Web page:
With the implementation of the NCLB Act, teachers must reach all students regardless of their lack of motivation or interest in learning. Anderman and Midgley (1998) asserted that as students transition from elementary to middle school, their motivation to be active participants in the learning process diminishes. Brewster and Fager (2000) added “the older students get, the less likely they are to take risks and engage themselves fully in activities at which they are not sure they will succeed” (p. 6). However, all is not lost; Lumsden (1994) and Dev (1997) concurred that teachers can affect students’ motivation and unmotivated students can become motivated when placed in a positive learning environment that provides engaging and relevant tasks. Motivational teaching strategies help teachers create this environment for students.

According to educational researchers (Huitt, 2001; Stipek, 1988), assortments of teaching strategies are available to teachers. Many of these strategies may increase students’ motivation to engage in classroom learning tasks. For example, teachers can provide real-world tasks customized to the student interests, provide engaging activities, set high expectations, use rubrics that evaluate students holistically, and engage students as stakeholders in instructional design by providing them with academic choices.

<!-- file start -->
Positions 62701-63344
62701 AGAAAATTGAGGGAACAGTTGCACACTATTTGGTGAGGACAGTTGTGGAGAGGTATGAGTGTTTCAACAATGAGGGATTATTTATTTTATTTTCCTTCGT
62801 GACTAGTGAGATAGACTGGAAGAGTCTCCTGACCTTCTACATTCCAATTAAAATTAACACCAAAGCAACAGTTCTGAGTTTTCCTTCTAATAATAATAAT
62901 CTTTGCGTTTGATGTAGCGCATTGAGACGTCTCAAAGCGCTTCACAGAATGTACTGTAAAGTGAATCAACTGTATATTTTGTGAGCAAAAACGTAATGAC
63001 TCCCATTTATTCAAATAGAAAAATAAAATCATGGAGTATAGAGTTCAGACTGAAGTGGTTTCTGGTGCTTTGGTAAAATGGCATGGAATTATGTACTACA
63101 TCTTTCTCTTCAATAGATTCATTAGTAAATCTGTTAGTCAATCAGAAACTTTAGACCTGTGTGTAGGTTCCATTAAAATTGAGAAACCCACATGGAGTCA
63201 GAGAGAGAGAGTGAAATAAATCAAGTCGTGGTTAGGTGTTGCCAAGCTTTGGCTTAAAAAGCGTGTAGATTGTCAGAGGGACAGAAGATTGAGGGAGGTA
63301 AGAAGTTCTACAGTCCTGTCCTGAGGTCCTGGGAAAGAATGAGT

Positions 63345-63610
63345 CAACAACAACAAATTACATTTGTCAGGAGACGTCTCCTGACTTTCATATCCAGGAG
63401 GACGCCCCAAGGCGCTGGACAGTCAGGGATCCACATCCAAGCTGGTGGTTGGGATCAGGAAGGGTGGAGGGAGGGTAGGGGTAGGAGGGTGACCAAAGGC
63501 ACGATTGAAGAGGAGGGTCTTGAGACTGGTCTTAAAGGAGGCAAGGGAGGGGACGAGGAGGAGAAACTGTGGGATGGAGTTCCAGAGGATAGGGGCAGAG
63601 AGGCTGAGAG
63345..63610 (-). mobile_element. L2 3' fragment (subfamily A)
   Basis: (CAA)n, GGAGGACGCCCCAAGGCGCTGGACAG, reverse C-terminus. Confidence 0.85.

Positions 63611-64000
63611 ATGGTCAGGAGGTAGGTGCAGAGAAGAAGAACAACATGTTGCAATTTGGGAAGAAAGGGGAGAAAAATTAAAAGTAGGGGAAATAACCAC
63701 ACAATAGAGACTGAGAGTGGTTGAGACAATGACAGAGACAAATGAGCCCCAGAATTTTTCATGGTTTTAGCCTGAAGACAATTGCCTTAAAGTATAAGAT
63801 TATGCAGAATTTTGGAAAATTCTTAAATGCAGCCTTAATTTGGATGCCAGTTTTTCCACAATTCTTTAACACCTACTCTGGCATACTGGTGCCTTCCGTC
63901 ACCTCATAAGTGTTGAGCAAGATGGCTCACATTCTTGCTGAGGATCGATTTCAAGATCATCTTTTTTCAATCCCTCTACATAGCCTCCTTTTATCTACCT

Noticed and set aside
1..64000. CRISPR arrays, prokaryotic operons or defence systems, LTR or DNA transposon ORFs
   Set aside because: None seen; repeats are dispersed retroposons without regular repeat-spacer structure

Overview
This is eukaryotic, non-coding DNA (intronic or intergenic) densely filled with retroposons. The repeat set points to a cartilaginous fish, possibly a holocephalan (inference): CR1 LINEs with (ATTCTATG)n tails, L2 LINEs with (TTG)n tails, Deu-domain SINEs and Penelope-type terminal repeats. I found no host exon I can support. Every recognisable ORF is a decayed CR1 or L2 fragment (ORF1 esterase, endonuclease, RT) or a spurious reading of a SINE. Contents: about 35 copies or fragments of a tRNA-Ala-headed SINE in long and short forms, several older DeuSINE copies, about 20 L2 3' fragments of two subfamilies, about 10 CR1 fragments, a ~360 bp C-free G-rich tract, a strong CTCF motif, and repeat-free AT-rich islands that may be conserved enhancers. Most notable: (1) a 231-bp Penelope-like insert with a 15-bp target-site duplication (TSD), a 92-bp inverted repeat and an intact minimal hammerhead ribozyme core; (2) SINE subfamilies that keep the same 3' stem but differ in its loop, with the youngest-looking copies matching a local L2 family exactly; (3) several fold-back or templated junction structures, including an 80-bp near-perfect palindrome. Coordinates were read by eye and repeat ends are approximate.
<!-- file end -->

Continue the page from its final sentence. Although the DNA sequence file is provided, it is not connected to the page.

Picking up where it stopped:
A critical element in any educational setting but particularly important in middle school grades is the search for more effective methods for motivating students. Middle graders have both psychological and intellectual needs that teachers must help them meet to raise their motivational level. They must “feel connected, effective, and energetic” (Ryan & Deci, 2000, p. 65). Additionally, Huetinck and Munshin (2008) noted, “…incorporating contexts from students’ personal experiences adds interest to the course of study” (p. 51). Middle grade students have needs, as all students do. Thus providing students with challenging learning experiences that make real-world connections is paramount to student involvement in classroom activities.